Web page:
Showing and Self-Presentation of Experiences – Some Philosophical Cases

Johann Christian Marek


Intentional experiences — like all experiences (i.e. conscious mental occurrences, “Erlebnisse” in German) — “show themselves”, as Wittgenstein put it, or “present themselves”, as Alexius Meinong dubbed it. This kind of showing or self-presentation is not a saying; it does not need the intermediary of a representation of its own. In other words, we are conscious of our experiences without considering them, without observing them. Meinong saw a mark of the mental therein and similarly did Wittgenstein when he tried to characterize psychological verbs (“believe”, “see”, “pain”, “fear”, for example). For psychological verbs may express the mental state explicitly without expressing (assertive) information about it. Philosophical cases like the so-called Moore’s paradox (“I don’t believe it’s raining, but as a matter of fact it is”) can be interpreted in the light of the above-mentioned distinction between showing and saying and between selfpresentation and “other-presentation”, respectively. Moore’s paradox is not a paradox of the logic of propositions [Logik des Satzes], it is a paradox of the logic of assertions [Logik der Behauptung], already Wittgenstein said. Logical structure, deducibility, and consistency cannot be reduced solely to propositions. Not only propositions but also assertions, questions, imperatives, wishes and even feelings are accessible to logic. In this sense, the distinction between showing and saying also helps us to understand how value judgments work according to emotivism. Emotivists claim that value judgments can be interpreted as expressions of a complex of beliefs and — in the final analysis — of (collective) emotions. As there is not only a logic of propositions, the emotivists’ claim does not preclude that value judgments can figure in valid arguments.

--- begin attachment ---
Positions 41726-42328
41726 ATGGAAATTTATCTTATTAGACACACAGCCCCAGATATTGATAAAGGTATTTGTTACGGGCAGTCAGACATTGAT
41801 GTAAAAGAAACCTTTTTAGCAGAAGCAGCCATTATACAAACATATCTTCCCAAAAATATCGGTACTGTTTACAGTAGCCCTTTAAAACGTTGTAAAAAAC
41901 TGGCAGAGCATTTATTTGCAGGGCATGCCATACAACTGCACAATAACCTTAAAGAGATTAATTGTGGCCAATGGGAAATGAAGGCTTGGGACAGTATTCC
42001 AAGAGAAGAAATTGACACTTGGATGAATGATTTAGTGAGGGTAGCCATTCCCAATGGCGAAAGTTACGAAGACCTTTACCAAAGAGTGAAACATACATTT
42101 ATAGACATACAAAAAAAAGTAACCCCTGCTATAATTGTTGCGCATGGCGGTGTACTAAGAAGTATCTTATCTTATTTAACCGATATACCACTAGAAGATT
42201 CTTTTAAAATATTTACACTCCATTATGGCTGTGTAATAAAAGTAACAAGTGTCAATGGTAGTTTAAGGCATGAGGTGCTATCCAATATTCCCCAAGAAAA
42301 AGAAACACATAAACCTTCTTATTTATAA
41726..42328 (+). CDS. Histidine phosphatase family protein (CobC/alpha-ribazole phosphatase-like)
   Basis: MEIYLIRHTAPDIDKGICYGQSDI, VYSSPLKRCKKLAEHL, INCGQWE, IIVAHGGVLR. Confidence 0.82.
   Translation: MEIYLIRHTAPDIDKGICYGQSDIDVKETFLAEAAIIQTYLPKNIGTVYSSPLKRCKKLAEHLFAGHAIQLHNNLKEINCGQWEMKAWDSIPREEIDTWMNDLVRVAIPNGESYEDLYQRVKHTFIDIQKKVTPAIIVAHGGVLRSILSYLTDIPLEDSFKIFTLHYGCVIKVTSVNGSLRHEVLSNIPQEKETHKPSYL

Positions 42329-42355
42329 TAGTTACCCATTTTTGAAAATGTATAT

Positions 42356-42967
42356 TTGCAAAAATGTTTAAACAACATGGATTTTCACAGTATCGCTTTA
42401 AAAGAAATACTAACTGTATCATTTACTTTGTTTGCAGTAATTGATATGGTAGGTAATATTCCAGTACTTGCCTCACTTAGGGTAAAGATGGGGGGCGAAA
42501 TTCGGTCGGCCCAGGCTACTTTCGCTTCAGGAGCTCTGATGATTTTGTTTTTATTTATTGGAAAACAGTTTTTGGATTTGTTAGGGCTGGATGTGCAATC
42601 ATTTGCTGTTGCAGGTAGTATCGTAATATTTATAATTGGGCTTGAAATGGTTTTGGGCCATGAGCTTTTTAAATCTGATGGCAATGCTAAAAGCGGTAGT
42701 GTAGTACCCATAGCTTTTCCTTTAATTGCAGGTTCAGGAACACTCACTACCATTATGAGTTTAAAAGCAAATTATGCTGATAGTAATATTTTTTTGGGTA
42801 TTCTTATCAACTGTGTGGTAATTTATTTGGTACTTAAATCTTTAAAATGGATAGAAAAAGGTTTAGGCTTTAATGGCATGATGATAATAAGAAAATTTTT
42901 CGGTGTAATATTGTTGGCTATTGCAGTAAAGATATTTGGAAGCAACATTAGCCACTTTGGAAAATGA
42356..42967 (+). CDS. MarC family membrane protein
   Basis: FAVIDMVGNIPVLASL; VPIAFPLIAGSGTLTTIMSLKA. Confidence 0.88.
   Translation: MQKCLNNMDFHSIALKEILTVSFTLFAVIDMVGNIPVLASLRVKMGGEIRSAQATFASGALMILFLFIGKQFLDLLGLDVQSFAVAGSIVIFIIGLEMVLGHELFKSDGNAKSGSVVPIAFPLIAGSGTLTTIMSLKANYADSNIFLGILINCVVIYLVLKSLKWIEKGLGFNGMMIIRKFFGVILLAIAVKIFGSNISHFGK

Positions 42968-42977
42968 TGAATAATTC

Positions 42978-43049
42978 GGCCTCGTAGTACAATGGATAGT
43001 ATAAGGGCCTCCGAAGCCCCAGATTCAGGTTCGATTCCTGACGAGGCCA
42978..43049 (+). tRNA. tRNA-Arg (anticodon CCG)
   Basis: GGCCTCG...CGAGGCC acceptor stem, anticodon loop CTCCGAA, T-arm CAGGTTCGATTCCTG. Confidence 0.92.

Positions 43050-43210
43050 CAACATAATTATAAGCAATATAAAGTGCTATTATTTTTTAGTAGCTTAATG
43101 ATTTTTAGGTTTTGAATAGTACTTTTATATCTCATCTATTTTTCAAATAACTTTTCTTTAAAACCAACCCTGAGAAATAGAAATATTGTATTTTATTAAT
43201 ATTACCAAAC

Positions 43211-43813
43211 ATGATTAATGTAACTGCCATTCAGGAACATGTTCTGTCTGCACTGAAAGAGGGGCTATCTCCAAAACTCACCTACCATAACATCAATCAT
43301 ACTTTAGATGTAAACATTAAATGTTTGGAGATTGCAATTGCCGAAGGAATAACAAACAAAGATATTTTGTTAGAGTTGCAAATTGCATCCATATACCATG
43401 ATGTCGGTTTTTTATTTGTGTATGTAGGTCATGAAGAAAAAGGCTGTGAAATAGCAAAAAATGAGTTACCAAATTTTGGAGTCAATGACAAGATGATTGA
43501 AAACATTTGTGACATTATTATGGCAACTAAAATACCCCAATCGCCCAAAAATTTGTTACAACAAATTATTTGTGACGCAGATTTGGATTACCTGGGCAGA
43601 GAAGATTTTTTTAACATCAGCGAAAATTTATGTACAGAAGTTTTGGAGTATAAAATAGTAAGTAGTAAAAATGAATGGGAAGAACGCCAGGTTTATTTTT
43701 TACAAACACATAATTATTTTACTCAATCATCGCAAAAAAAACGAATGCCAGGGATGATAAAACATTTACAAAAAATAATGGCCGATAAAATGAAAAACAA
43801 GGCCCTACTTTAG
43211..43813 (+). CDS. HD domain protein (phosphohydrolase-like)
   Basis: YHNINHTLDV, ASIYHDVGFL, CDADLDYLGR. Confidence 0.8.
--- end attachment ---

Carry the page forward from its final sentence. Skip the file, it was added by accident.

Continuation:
20th century philosophy; philosophy; Wittgenstein Ludwig; experience; expression; immediateness; Moore's paradox; Meinong Alexius von; self presentation Intentionality; showing vs saying

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